Big sports week. US Open kicks off – weather permitting, NBA and NHL Finals all underway. For a sports fan this is a great way to kick off the summer. Stayed up late with my kids watching the Blackhawks pull one out in triple OT over the Bruins. All this leading into Father’s Day this weekend. Good stuff. Happy Father’s to all the Dads.
The four greeks we and most options traders focus on are delta, gamma, theta and vega. There is one lesser known greek that gets much less attention is called Rho. Rho is the sensitivity of an option to changes in interest rates. Typically, it measures how much the value of an option changes with a 1% change in interest rates.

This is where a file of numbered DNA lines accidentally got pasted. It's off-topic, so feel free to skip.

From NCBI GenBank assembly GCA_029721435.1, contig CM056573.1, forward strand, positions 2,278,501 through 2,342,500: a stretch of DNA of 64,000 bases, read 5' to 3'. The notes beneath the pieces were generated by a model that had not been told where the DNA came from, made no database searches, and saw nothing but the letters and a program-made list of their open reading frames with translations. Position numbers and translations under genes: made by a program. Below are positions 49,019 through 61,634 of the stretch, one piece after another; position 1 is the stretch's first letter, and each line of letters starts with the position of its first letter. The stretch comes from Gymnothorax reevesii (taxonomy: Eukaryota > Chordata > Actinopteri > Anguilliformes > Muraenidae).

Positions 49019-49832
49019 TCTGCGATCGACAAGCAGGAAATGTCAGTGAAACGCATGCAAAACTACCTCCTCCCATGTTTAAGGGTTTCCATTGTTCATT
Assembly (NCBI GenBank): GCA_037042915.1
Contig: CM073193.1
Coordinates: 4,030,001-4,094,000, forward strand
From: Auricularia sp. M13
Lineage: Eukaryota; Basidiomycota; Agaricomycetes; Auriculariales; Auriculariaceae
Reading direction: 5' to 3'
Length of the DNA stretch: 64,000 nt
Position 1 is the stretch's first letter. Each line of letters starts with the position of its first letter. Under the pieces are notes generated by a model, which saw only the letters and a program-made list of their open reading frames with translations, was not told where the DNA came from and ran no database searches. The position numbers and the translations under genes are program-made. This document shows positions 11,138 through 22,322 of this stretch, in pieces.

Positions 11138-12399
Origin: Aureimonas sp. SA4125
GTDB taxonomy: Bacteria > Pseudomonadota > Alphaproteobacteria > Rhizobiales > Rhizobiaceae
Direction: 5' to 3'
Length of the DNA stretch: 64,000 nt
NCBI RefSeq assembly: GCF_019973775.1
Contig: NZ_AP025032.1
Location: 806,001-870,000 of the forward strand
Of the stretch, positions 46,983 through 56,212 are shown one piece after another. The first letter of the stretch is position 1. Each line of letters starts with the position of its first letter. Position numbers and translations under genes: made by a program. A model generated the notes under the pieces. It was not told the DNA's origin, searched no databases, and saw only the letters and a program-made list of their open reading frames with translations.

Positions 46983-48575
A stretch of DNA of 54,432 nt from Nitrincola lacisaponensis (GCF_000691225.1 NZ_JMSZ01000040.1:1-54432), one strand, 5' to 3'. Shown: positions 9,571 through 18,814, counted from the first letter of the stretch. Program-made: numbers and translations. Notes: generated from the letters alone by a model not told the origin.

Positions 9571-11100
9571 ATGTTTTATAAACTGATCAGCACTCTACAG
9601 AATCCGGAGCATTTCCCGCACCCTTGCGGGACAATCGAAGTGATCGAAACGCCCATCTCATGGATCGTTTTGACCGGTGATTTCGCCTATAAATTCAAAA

For example if our rho is 100, than if rates (generally measured by the risk free rate) rise by 1%, our option will increase in value by $100. Since options are a leveraged instrument, they are affected by the cost of money. Calls will increase in value generally as rates rise. This is because calls let us control an underlying for much less out of pocket dollars than buying the underlying directly. It cost much less money to buy 1 at the money Apple call than to buy 100 shares of Apple stock. In rising interest rate environments, this lower dollar requirement is attractive so calls get bid up. Puts tend to act the opposite, dropping as rates rise since theoretically at least, if we short a stock we collect money and could get paid some interest on those dollars. Buying puts, while giving us a short position in a stock, does not allow us to collect the dollars into our account. In fact, we have to pay for the put. So it will become more attractive to sell stock rather than buy puts in times of rising rates. Rho is not a huge factor but as rates change or if you have a longer dated option, it is something that you might want to keep your eye on.